As you well know, salmon is rich in omega 3 fatty acid content, which is important during early childhood development during the growth and development. In addition to good growth of the baby's brain and eye, omega 3 also can maintain healthy blood vessels, heart and immune system.
This is why pregnant women are often encouraged to eat several servings of fish rich in marine omega-3 content of the week.
However, very few people know about the effect of fish oil intake during pregnancy on the content of omega-3 fatty acids in breast milk (ASI) and the immune substance, which is transmitted from mother to infant during breastfeeding.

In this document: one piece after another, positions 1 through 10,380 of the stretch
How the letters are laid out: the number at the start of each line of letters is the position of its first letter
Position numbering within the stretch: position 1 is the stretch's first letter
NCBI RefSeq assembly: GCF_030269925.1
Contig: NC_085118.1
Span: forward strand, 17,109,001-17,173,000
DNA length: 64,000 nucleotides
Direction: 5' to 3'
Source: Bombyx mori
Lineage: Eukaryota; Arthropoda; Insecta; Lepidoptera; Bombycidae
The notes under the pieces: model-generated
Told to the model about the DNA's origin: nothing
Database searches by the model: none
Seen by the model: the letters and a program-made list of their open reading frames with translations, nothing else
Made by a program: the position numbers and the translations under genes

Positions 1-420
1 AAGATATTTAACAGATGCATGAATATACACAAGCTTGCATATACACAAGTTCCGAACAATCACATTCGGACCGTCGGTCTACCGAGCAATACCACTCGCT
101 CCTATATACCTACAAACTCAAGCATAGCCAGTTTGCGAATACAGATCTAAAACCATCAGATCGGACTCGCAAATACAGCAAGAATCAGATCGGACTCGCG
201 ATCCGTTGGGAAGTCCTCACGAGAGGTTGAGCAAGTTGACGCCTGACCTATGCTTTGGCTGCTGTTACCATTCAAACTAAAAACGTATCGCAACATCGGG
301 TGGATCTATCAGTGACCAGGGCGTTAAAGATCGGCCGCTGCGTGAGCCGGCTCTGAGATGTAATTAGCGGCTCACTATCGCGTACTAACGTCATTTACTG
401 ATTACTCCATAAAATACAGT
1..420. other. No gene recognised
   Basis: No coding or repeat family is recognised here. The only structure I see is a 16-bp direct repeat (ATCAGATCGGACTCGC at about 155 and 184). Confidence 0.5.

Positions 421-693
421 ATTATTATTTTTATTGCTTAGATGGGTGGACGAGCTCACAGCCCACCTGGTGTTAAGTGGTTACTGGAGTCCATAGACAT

To determine the effect of consumption of omega-3 fatty acids in human milk, researchers conducted a study of dietary intervention, in which pregnant women were randomly assigned to eat according to normal practice, and other high intake of salmon.
The researchers found that mothers who ate salmon during the final trimester of pregnancy had an increase in the proportion of omega-3 fatty acids in breast milk during the first month after birth, but also lower levels of secretory immunoglobulin-A (Siga) - important antibodies found in breast milk serve to protect the baby against infection.
Pregnant women in Britain today are advised to eat one or two portions of oily fish a week, and limit consumption of tuna and avoid eating swordfish and mackerel. It is intended to balance the intake of omega-3 level, while also restricting foods that may contain high levels of mercury, the researchers said, Parveen Yaqoob, Professor of Physiology of Nutrition at the University of Reading.